In the afternoon, the program was Fashioned in Silk. She told about the different types of silk fabrics (China silk, silk noil, silk chiffon, silk charmeuse, crepe de Chine, 3 and 4-ply silks, silk organza, broadcloth, shirting and velvet), and then the different seam finishes she recommended for sewing with silk. The seem finishes are in her Threads Magazine Article you can find at http://www.threadsmagazine.com/item/3702/seam-finishes-for-silks. Linda recommended making a scarf to practice the seam sewing finishes.
Here are some of her hints: You can wash and dry silk. She recommended per-washing silk so you don't get spots if it gets wet. Although she prewashes the silk fabric, once it is sewn she dry cleans it. Don't use dryer sheets on silk. She also told how her pattern cutter made single layer patterns for each piece, and then layered a piece of examining table paper, the silk fabric, and the single layer pattern and cut through all three layers. She recommended micro-serrated shears for cutting or a rotary cutter. She uses weights instead of pins. She uses a variation of the tailor's tacks to mark the silk. Place a pin through marking. Separate the fabric and take 1 stitch through the pin point on one layer using silk thread . Complete the stitch by back stitching. Repeat for the other side.
She sews with a 2.2mm stitch and uses thin (60 wt) silk or cotton threads, and a 60 or 65 needle. She uses the single needle throat plate on her Bernina. She likes IBC glass head pins. She suggested holding the fabric taut when you sew and sewing slowly. She uses tag board templates for hems (http://www.threadsmagazine.com/item/4546/video-pressing-templates-for-a-sharp-edge) and uses extra-fine fusing tapes for hems.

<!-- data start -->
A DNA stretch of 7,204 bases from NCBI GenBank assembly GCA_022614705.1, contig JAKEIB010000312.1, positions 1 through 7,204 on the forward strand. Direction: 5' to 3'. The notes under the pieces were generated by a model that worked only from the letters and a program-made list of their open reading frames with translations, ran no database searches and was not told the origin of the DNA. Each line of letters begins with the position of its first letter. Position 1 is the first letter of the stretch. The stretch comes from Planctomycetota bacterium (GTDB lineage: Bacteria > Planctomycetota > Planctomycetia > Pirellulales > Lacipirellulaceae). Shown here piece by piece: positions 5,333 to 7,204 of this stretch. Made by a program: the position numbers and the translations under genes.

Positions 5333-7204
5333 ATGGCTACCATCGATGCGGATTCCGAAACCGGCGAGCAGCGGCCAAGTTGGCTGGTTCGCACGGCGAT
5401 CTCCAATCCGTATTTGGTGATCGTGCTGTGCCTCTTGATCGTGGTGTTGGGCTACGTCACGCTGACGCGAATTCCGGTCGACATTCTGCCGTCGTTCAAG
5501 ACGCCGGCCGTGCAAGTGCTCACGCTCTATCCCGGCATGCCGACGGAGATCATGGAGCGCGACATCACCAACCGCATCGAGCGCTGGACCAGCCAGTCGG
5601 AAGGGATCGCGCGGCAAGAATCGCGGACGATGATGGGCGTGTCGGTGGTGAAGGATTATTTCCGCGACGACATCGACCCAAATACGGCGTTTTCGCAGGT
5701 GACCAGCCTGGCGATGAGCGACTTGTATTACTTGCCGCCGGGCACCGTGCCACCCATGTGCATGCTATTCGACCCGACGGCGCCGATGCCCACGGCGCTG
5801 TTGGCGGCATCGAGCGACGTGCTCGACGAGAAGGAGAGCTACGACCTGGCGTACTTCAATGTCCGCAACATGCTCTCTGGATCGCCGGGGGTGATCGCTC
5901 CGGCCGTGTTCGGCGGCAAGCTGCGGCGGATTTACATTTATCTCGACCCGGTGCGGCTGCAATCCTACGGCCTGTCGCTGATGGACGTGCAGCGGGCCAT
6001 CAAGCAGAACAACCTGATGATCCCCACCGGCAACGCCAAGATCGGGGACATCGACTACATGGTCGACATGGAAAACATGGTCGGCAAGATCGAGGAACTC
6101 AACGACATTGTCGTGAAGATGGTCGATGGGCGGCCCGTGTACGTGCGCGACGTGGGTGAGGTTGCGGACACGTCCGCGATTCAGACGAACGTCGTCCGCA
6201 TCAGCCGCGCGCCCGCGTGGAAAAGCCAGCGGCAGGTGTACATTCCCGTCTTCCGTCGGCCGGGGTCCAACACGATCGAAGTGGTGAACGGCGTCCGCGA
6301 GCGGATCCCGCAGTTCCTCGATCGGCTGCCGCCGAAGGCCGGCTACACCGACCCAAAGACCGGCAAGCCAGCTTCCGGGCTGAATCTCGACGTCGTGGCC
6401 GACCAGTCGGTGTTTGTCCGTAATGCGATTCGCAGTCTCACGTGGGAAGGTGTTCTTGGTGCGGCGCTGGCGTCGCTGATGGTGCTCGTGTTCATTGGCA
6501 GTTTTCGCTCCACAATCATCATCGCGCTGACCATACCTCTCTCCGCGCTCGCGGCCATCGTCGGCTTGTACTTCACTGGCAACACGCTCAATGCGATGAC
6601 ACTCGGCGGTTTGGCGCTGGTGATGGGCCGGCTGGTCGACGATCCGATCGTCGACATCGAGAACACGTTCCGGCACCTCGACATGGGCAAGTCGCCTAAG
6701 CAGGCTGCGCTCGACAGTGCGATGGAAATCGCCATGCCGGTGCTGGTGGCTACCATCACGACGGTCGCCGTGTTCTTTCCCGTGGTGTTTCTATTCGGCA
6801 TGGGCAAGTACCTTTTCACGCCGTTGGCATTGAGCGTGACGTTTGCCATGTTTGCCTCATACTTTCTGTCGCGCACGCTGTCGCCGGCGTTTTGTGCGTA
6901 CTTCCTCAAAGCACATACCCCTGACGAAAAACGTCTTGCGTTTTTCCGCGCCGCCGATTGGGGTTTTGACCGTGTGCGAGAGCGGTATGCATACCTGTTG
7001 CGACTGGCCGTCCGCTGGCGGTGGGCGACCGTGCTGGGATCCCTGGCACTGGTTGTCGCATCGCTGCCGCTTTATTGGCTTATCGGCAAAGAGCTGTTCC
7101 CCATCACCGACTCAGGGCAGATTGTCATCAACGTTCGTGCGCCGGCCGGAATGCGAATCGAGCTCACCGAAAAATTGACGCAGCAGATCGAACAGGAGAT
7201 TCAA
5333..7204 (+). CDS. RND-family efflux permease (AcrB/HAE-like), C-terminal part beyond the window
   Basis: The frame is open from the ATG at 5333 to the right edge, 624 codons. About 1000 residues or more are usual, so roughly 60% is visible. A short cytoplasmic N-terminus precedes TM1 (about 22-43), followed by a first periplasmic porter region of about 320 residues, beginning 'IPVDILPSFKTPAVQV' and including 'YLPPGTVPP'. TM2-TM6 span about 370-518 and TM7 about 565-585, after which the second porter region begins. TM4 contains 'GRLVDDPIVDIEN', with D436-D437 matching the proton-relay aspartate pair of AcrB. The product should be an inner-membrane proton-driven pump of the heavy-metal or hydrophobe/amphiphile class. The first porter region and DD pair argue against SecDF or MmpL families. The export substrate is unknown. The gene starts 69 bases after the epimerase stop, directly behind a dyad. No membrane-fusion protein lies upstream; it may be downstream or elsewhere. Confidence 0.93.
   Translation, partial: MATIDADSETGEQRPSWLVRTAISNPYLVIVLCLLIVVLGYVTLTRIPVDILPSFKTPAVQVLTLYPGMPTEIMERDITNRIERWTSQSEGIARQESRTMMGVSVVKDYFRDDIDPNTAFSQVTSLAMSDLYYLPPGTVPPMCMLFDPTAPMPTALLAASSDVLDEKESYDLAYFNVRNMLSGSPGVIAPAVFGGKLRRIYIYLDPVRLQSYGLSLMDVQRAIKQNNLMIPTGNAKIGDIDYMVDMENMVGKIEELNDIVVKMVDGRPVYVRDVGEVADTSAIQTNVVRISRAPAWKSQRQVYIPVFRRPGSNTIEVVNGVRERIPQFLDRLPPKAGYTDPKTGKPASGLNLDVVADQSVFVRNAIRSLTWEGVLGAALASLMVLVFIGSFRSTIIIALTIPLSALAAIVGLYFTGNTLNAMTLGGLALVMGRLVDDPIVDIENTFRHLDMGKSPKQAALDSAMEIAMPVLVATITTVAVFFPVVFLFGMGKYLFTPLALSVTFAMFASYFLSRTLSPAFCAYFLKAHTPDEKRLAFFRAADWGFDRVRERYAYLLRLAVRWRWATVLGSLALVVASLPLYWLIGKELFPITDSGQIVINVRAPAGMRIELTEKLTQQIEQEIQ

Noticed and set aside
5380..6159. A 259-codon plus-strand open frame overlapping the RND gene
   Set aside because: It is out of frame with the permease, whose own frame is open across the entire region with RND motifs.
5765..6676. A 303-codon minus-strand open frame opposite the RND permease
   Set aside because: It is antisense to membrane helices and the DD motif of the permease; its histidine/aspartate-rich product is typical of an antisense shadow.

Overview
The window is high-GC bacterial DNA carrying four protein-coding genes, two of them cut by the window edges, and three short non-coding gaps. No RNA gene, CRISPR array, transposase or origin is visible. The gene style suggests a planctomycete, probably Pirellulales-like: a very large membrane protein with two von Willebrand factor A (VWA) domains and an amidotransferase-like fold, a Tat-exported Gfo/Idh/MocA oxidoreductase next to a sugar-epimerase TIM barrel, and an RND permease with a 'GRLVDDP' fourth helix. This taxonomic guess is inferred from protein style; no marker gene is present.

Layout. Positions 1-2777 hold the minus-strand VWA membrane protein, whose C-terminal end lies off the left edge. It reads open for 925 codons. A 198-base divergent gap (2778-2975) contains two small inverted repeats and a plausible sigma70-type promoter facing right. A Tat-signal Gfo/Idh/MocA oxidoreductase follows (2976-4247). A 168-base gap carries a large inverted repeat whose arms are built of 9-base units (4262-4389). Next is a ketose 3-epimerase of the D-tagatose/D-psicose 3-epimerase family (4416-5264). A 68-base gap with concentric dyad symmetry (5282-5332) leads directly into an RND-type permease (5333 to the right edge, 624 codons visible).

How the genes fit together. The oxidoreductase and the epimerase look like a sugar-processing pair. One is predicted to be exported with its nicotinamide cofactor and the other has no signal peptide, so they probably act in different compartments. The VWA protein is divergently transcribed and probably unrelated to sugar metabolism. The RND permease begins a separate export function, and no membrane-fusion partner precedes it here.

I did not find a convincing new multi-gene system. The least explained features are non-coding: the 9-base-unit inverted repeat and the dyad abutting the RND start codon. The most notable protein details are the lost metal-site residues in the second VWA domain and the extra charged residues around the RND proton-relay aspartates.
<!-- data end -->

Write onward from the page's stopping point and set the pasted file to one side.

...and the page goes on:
She recommended wrapped corners on collar points and not trimming the seams. On bias neckline bindings, she measures the neckline and cuts her fabric 7/8 of the measurement. She folds the bias in half and stitches it into a circle. She stitches it on the outside of the garment and then understitches it to the seam allowance. She doesn't top stitch it. She does stitch it in the ditch to the shoulder seams.
Inserting a sleeve: Measure the sleeve cap and then the armseye. There should only be 1 1/2 to 2" of ease. If there is more than that, draw a line 3" down from the cap and fold out 1/4" (See Cecelia Podalak's book on Easy Jackets). Put one row of basting stitches between the notches on the seam line. Draw up the bobbin thread. Place the sleeve cap over the narrower end of a pressing ham. Steam the fullness out of the seam allowance only. Pin the sleeve. Match the seam or dot to the side seam. Roll the fabric over your finger with the sleeve on top. Roll and pin. Start at the top and go down for each side. Sew with the sleeve side up inside the tube of the sleeve. You sew over your previous basting which was on the 5/8" seam line.
Armhole binding: Bias binding brought to the outside. Fold binding in half. Pre shape. Sew ends together. Use a clear pressure foot. Sew 1/8" from left folded edge. Press over a ham. Penny M-J says you can line up the left edge and move your needle position.
Interlining for silk: use baby flannel or silk organza.
Linda Lee was selling her patterns, fabrics, and some notions during the day. I was disappointed that there was not a discount for ASG members. I decided not to spend more money on fabric and patterns until I've used up some of my "resource center". I wonder how long I can keep to this resolution!